Updated on Friday, Sept. 4 at 11 a.m. PT: Jessica Mendoza has been named Curt Schilling’s replacement on “Sunday Night Baseball” for the rest of the season.
ESPN analyst Curt Schilling has been removed from the network’s baseball coverage for the remainder of the season following a controversial tweet last month comparing Muslims to Nazis.
Schilling will no longer commentate on any “Sunday Night Baseball” broadcasts for the rest of the 2015 season, nor will he appear on the network’s broadcast of the American League Wild Card Game on Tuesday, Oct. 6,the network announced Thursday.
“At all times during the course of their engagement with us, our commentators are directly linked to ESPN and are the face of our brand,” ESPN said in a statement to TheWrap.
“We are a sports media company. Curt’s actions have not been consistent with his contractual obligations nor have they been professionally handled; they have obviously not reflected well on the company. As a result, he will not appear on ESPN through the remainder of the regular season and our Wild Card playoff game.”
Former Red Sox and Phillies pitcher Schilling has been replaced by Jessica Mendoza for the rest of the season, ESPN announced on Friday, after she became the first-ever female “Sunday Night Baseball” analyst at the L.A. Dodgers-Chicago Cubs game on Aug. 30.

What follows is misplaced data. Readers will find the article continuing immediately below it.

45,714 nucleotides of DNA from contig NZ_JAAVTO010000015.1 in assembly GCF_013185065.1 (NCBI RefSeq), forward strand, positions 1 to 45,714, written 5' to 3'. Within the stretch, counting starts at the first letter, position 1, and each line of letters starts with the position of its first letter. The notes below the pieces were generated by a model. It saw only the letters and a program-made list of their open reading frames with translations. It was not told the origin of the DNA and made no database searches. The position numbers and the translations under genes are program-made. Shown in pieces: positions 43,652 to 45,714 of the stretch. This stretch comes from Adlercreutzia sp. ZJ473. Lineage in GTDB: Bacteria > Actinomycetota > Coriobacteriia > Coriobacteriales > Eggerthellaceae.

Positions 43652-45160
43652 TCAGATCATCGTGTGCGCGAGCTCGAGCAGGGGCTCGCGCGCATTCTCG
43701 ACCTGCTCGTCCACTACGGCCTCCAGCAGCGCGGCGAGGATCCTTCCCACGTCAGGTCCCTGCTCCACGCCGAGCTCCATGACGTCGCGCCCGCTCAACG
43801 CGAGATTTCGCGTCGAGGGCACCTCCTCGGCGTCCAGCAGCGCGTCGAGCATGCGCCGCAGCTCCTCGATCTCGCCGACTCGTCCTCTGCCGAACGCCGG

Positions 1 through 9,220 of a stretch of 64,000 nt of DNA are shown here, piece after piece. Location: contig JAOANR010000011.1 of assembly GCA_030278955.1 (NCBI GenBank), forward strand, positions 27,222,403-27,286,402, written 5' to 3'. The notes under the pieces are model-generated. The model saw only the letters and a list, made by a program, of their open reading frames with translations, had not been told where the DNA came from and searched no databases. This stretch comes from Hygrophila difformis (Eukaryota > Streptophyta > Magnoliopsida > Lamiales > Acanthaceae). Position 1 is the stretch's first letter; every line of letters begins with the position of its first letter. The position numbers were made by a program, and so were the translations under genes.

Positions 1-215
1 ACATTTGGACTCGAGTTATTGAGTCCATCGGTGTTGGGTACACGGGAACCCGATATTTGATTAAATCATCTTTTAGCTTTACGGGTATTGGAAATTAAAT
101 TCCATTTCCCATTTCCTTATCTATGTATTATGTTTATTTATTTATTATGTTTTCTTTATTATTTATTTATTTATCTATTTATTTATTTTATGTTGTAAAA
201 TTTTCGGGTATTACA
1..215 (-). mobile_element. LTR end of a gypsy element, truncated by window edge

Mendoza, a gold-medal-winning Olympic softball player, won great praise for her work alongside Dan Shulman and John Kruk in the booth at Dodger Stadium that it secured her position for the remaining 2015 games.
Schilling had previously been removed from ESPN’s coverage of Little League World Series.
The former Major League Baseball star tweeted a photo of Adolf Hitler and the words: “It’s said only 5-10% of Muslims are extremists. In 1940, only 7% of Germans were Nazis. How’d that go?” He accompanied the picture with the caption, “The math is staggering when you get to the true #s.”
“Curt’s tweet was completely unacceptable, and in no way represents our company’s perspective,” the sports network said in a statement at the time.
Shilling later issued a formal apology on Twitter, writing, “I understand and accept my suspension. 100% my fault. Bad choices have bad consequences and this was a bad decision in every way on my part.”